Student makes case for increased school funding

Tauheed Baukman, a rising senior at Parkway Center City, posted a petition on
Tauheed Baukman, a rising senior at Parkway Center City, posted a petition on (CHARLES FOX / Staff Photographer)
Posted: August 08, 2013

Tauheed Baukman couldn't imagine what his high school would be like under the Philadelphia School District's doomsday budget.

A single secretary. No guidance counselors. No support staff.

So the senior from Parkway Center City took matters into his own hands.

He drafted a petition and posted it at to draw attention to the district's plight, lament the shuttering of 23 schools, and pressure politicians to help a foundering system.

"As a rising high school senior," he wrote, "I am worried about the elimination of guidance counselors and noontime aides. Students must now fend for themselves in situations where in prior years they could call upon a counselor for assistance. Without counselors, how can a senior seek professional guidance on questions regarding the college search, application, visitation, and financial-aid processes?"

Baukman, 17, who plans to study chemical engineering in college, is gathering signatures from near and far.

"I'm looking for a good amount of signatures to get the city and state officials' attention to actually address the issue and see that the kids are actually concerned," said Baukman, who will preside over Parkway's student government.

The West Philly teen also volunteers at Parkway with friends this summer to help principal Karren Dunkley get the school ready to open Sept. 9.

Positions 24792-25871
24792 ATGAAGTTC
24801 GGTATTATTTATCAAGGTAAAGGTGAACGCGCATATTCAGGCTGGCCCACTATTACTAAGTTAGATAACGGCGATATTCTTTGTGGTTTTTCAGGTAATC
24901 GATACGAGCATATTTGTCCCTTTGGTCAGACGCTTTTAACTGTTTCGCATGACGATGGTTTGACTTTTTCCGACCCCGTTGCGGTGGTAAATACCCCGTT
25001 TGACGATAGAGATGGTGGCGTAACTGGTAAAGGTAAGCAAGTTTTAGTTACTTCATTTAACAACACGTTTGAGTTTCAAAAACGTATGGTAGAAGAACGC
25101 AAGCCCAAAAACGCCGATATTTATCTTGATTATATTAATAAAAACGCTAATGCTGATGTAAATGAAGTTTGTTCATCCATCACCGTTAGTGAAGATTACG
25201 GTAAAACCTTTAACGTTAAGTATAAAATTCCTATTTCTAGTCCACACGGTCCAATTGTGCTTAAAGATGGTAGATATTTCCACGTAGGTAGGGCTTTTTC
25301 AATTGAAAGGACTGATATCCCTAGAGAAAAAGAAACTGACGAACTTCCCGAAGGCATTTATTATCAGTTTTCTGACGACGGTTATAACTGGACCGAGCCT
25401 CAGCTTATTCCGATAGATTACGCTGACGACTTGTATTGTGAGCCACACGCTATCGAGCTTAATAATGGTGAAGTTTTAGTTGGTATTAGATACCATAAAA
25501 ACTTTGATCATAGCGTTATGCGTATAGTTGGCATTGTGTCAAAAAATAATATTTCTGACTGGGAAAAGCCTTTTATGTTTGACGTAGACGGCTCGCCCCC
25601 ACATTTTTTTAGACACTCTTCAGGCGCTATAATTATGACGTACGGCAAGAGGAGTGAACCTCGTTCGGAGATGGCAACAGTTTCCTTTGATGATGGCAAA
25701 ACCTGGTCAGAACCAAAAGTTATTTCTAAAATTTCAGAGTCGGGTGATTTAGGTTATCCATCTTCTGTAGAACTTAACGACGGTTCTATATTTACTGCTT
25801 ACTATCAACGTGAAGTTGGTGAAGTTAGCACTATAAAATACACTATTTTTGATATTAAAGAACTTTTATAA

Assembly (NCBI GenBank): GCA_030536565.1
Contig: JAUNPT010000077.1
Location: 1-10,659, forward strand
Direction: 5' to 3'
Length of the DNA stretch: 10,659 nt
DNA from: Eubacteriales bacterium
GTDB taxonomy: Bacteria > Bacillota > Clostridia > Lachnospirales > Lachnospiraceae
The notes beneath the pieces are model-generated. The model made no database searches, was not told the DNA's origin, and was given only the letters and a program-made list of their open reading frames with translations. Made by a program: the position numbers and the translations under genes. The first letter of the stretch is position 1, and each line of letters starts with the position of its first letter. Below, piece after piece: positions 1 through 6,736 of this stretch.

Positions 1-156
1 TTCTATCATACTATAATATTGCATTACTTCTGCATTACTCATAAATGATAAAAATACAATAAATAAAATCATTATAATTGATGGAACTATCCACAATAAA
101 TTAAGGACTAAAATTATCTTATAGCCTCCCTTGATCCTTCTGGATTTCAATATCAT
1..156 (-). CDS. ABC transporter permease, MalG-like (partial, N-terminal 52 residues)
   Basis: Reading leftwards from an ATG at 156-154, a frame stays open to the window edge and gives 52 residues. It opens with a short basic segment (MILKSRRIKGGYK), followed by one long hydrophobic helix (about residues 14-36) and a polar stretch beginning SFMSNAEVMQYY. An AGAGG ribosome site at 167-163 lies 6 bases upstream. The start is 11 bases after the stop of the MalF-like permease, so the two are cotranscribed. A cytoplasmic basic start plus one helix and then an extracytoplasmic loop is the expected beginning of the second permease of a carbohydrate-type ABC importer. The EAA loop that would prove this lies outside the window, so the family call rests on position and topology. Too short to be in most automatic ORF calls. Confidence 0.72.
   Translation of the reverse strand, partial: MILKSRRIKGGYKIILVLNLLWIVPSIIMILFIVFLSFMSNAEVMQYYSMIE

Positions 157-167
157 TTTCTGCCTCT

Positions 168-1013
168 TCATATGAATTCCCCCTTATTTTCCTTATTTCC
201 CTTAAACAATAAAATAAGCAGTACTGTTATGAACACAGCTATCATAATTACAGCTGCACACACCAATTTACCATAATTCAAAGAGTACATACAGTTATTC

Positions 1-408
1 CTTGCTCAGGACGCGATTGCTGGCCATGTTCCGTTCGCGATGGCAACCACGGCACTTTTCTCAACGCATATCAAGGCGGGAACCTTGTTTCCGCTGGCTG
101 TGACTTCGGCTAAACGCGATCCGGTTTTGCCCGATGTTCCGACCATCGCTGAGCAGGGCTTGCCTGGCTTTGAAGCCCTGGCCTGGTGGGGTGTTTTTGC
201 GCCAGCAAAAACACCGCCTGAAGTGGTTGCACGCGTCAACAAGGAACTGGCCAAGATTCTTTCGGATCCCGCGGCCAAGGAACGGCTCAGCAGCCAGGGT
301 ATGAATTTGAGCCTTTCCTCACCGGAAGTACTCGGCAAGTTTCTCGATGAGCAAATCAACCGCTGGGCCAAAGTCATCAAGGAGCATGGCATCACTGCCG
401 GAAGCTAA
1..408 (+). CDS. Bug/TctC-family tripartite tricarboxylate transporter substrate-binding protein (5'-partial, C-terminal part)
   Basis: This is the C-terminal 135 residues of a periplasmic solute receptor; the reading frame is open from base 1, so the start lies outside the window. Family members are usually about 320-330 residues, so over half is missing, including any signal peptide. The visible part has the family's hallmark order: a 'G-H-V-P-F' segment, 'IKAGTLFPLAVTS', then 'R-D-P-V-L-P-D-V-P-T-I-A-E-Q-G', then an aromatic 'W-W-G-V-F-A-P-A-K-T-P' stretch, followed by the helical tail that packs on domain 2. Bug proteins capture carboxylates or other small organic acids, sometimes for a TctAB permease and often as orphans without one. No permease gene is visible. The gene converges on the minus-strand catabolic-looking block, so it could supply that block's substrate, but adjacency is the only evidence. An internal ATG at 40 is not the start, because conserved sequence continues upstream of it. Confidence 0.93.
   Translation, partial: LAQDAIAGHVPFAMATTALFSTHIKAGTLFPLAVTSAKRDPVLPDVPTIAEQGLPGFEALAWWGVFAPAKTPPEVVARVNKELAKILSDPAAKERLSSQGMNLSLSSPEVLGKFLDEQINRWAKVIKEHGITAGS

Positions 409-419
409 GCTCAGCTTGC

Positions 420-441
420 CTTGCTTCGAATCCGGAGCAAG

He has notified freshmen about orientation, put up posters in hallways, and phoned students and parents to remind them of summer reading assignments.

"I pretty much help out any way I can," Baukman said.

Dunkley, who was appointed July 1 to replace Catherine Blunt, who retired, is grateful for the help of students and a parent volunteer.

"They have been invaluable," she said.

Baukman said the idea for his petition came from a roundtable discussion in June. His English teacher showed a MSNBC video about the Philadelphia schools' financial woes and staff layoffs. The clip pointed out that while Gov. Corbett had cut state aid to schools, he found $400 million to replace Graterford Prison.

"We discussed it for a good 50 minutes," Baukman recalled. "He asked us, 'Who is going to do something about this?' I immediately raised my hand. I went home that day and started writing up a draft of the petition."

He polished the wording, found, and posted his "save-our-philadelphia-schools" entreaty.

"Petition to City of Philadelphia and Commonwealth of Pennsylvania officials demanding adequate education funding," he wrote.

As a student-government leader, he said, he had taken an oath "to be the voice of my school and advocate not only for what the students want, but more importantly what we need. Therefore, I shall not let the passing of the 'doomsday' budget cuts . . . go unnoticed or unopposed. I have proudly taken the burden of being the voice of the entire student body, staff, and faculty of the School District of Philadelphia."

He warned that the cuts and school closings would hurt students.

"I think there's a chance to have an impact," Baukman said. "This is not just a local issue: It's actually a national issue. There are schools in Detroit, Chicago . . . and in California, there are school districts that have 50 schools closing. We have 23. That's bad. But 50 schools?"

Dunkley praised Baukman's initiative.

"I'm very proud of his effort and support for equitable education funding," she said. "It speaks to the hope and leadership that young people bring."

Contact Martha Woodall at 215-854-2789 or martha.woodall@

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